"I hope I'll be as good a swimmer as you are," she mewed.
"I'm sure you will be!" Foam told her, flicking his tail behind her. "Your fur isn't as thick as mine, so you might even be better."
The she-kit blinked up at him, her eyes shining. "You think so?"
Foam hummed enthusiastically, nodding his head. He waved his tail in greeting to another cat that was passing by him, offering a smile with the action. The cat returned his smile, dipping her head to him briefly before she continued on her way. "Less stuff weighing you down should make you faster!"
Amunet let out a purr. "I can't wait to learn how to swim."
"Maybe you should ask your mama about it," Foam suggested.
"I will!" the kit mewed, nodding frantically. "I'll do it right now! Bye, Foam!" She sped off, bounding off back the way they had come.
He watched as she weaved around Twolegs before he continued forward, sniffing around to find a scent trail for his mother or Current — he didn't feel like spending time with Ocean, and he wasn't sure if he ever would. Finally, Foam caught onto his sister's scent.
Unfortunately, it wasn't Current's.
He padded after it anyways; maybe, this time, Ocean would be nice to him.
He padded passed Twolegs and a few other cats (all of which he smiled and waved his tail at), his ears perked and listening attentively to the comforting laps of the ocean's waves under the wooden boards and on the poles supporting them. He paused for a heartbeat, taking a deep breath of salty ocean air; he couldn't imagine living anywhere else — not that he could even imagine anywhere else in the first place. Something bumped into him, and he almost fell into the water. The thing let out a scoff.
"Oh, it's you," Ocean complained. Foam turned his head to look at her, sticking out his tongue. She returned the gesture before she suddenly brightened. "Iceberg's gonna teach us to fish! Come on come on come on!" Before he could respond, she turned and ran back the way she had come. Foam quickly followed after her, excitement thrumming through him.
Ocean led the way through the docks until they found Iceberg and Current seated next to the water, a warm smile on their mother's muzzle and a concentrated expression on their sister's face. She was watching the water with narrowed eyes, her paw hovering above the surface and ready to strike. Iceberg looked over her shoulder, purring at the sight of her other two kits. "Be quiet and let your sister concentrate," she mewed, "then I'll teach you two." She turned her head to look back at her daughter. Foam and Ocean glanced at each other before they both fell into sloppy crouches and made their way forward, being as silent as they could. As they got closer, Foam realized it didn't matter — Current was too focused to pay any attention to the sounds they might have made.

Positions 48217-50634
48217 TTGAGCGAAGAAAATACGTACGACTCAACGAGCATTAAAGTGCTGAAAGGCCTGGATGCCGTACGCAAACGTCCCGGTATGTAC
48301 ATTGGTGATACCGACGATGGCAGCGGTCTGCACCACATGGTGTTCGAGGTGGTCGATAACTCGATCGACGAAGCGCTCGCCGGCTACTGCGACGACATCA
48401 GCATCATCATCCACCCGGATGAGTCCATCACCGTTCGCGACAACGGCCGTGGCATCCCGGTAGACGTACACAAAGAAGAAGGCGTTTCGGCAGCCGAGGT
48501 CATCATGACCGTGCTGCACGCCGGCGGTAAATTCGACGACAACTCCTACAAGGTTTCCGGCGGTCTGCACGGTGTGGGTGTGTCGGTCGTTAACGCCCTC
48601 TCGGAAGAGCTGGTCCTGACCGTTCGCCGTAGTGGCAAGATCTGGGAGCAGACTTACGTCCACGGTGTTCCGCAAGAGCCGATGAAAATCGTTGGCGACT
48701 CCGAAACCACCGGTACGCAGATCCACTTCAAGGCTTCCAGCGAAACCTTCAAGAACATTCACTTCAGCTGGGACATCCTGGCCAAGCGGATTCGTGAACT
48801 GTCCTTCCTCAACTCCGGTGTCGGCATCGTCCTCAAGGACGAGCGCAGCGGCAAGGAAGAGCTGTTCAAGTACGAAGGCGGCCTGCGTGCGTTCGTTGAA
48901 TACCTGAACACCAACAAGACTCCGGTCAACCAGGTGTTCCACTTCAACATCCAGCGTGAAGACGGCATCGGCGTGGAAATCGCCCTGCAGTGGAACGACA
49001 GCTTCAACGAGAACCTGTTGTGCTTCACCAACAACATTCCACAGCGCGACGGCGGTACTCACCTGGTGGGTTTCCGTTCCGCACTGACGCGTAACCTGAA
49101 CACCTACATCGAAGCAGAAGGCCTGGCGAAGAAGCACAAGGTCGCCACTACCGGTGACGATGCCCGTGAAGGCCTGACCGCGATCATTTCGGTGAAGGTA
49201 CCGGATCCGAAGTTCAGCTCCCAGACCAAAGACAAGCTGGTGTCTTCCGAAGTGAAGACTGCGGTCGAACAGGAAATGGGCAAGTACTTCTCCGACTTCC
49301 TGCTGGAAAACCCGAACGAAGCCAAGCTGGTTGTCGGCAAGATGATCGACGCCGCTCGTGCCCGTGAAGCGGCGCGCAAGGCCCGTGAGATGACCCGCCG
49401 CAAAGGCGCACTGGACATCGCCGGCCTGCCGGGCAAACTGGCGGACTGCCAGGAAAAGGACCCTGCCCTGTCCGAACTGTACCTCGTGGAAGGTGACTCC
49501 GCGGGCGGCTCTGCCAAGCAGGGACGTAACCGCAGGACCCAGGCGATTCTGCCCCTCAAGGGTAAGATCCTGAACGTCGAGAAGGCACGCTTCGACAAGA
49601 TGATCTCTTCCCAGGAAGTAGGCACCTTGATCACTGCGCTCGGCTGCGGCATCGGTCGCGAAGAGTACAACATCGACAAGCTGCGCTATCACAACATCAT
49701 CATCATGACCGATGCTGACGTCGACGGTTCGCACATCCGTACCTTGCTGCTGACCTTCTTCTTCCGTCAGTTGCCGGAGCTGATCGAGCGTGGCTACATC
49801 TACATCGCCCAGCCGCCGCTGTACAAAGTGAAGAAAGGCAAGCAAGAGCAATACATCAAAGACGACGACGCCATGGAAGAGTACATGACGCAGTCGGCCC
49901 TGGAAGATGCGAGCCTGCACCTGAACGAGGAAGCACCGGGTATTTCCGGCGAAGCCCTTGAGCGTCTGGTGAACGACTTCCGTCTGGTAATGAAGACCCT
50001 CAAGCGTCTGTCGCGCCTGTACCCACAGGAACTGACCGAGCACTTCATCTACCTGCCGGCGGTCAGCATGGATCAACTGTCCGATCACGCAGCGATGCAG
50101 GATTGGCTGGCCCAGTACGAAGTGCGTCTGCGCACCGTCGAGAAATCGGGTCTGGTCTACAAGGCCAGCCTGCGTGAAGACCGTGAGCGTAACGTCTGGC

A she-cat flashed her paw forward suddenly, claws flashing in the light of the sun. She flung a fish onto the wooden boards of the dock, dipping her head to kill it with a quick bite between the back of its head and the fin on its back. She sat back on her haunches proudly, looking up at her mother with a small smile on her face. Iceberg purred loudly, dipping her head to lick Current between the ears. "Good job," she praised. "Your first catch!"
"A sculpin, Current meowed, chin lifted in pride.
"A sculpin," Iceberg agreed, sounding just as proud. She licked her between the ears again before turning her head to look at her other kits. "Okay, you two, come over here."
Dutifully, the two rose to her paws. Current scooted over to make room, pulling her sculpin along with her with a forepaw. Ocean and Foam sat down on either side of their mother, crouching beside her like they had seen Current do.
"Fishing is an art of patience," Iceberg explained. "As long as you can keep still but be fast, and can keep your shadow off of the water, you'll be fine. Watch." The she-cat let a paw hover over the waves, her eyes narrow as she watched them. Suddenly, she struck, flinging a fish out of the water and onto the docks. Foam watched as it flopped on the wooden boards, trying to get back into the water, but it stopped moving when Iceberg dipped her head and bit down on it.
The she-cat lifted her head, looking between her son and daughter. "Do you know what kind of fish this is?"
"A clingfish," Ocean answered quickly.
"That's right," Iceberg mewed with a nod of her head. "Now it's your turn to try."
Ocean nodded her head, letting her paw hover above the water. She watched the water with narrowed eyes, and eventually, flashed her paw forwards; Foam could see her paw brush against something reflective in the water, but she didn't manage to pull it out.
"That's okay," their mother assured. "Try again; the fish won't be going anywhere."
Ocean took a deep breath, but did as she was told. With a focused look on her face, she let her paw hover over the water again. For a long while she was still and silent, but then she moved quickly, almost making Foam jump from how sudden it was. A fish was flopping on the docks before he knew it, and was quickly killed by his sister's teeth.
"Good job!" Iceberg praised, licking her between the ears, just like she had done for Current.
"It's a prickleback," Ocean purred.
Foam narrowed his eyes at the fish. "No, it's not," he meowed. "It's a specklefin."
"Foam's right," Iceberg mewed. "It's a specklefin — and it's his turn."